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community college

Bill Zeeble / KERA News

Technology continues to transform operating rooms, and community colleges in North Texas that train surgical technologists must evolve, too. 

U.S. Department of Education / Flickr

Earlier this summer, KERA reported on a new law that allows certain community colleges in Texas to offer four-year degrees in areas like nursing and early childhood education. Supporters say this will help fill shortages in those fields. But not everyone’s happy about the effort.

Stella M. Chávez / KERA News

Texas is facing shortages in the workforce in fields like nursing and education. One solution: Lawmakers passed a bill this session allowing community colleges to offer bachelor’s degrees in certain fields. Gov. Greg Abbot signed the bill into law last month.

When Andrea Diaz was applying to colleges, she got good news and bad news. The good news was that American University, a private four-year university in Washington, D.C., wanted her. The bad news was that it required her to come to campus early to take two summer developmental-level courses in math and English.

"I was traumatized by it," Diaz says, "because I felt that they didn't see in me the potential to do well in college."

Ever since Alberto Perez was a kid growing up in Dove Springs, he knew he wanted to go to UT Austin.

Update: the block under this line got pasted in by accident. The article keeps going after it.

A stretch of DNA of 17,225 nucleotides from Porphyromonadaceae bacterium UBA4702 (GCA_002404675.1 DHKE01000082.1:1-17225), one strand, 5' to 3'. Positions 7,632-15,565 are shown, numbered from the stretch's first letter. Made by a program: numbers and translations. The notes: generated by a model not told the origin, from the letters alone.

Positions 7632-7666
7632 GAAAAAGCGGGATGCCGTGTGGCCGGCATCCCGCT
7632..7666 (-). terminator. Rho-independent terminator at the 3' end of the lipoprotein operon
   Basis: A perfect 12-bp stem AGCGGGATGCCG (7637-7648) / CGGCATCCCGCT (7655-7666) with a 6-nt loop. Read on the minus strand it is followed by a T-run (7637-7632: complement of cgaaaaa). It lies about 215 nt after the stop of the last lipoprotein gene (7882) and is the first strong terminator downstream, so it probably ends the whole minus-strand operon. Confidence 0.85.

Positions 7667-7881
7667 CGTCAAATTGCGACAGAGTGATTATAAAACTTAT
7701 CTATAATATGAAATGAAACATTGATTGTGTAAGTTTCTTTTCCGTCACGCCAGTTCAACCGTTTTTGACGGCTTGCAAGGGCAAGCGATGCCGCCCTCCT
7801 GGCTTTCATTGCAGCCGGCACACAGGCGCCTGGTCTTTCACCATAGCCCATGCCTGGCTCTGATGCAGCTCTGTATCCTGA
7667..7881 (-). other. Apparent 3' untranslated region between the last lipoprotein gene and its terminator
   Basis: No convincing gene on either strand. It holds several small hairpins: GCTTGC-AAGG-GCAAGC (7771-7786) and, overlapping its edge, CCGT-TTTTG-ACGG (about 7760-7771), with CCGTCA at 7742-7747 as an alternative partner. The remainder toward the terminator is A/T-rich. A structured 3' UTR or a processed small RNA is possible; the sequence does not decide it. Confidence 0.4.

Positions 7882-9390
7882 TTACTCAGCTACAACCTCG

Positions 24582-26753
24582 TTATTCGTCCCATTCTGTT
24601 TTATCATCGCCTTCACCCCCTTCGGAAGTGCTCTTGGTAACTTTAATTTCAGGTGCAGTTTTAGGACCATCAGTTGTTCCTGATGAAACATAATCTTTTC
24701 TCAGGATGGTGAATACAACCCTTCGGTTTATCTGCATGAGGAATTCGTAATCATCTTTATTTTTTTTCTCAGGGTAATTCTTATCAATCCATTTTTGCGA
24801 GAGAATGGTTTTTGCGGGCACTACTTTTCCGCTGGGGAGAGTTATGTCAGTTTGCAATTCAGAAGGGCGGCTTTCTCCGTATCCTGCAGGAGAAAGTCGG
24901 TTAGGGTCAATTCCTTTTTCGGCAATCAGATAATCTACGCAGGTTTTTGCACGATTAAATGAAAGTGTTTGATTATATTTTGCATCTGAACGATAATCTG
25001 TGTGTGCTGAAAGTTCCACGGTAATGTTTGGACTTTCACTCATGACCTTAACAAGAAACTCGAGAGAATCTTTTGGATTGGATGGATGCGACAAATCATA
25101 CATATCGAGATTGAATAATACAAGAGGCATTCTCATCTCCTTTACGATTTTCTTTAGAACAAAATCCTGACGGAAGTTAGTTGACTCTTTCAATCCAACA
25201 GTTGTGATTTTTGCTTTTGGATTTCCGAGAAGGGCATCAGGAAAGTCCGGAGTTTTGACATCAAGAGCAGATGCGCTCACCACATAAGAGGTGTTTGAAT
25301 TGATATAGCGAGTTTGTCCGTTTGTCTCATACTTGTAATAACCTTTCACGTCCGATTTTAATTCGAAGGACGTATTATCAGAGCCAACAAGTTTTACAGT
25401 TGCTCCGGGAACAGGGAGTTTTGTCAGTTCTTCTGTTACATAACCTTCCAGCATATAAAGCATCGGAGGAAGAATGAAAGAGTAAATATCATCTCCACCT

“I remember telling my mom, pointing at the tower, saying, 'that’s where I’m going to go to school,'" Perez remembers.


Dianna Douglas / KERA News

North Lake College in Irving is home to hundreds of Nepali students, and they're feeling the impact of last week's earthquake.

Stella M. Chávez / KERA News

Texas legislators are debating whether to repeal the Texas Dream Act. Signed by then-Governor Rick Perry in 2001, the law allows certain undocumented students to pay in-state tuition. A recent Texas Tribune analysis revealed that the majority of undocumented students who pay in-state tuition rates don't attend four-year universities – they’re in community colleges. And most are in school here in North Texas.

Bob Booth / Fort Worth Star-Telegram

In Fort Worth Thursday, State Sen. Leticia Van De Putte, the Democrat running for lieutenant governor, rolled out her plan to provide a free, two-year college education to all qualified high school graduates.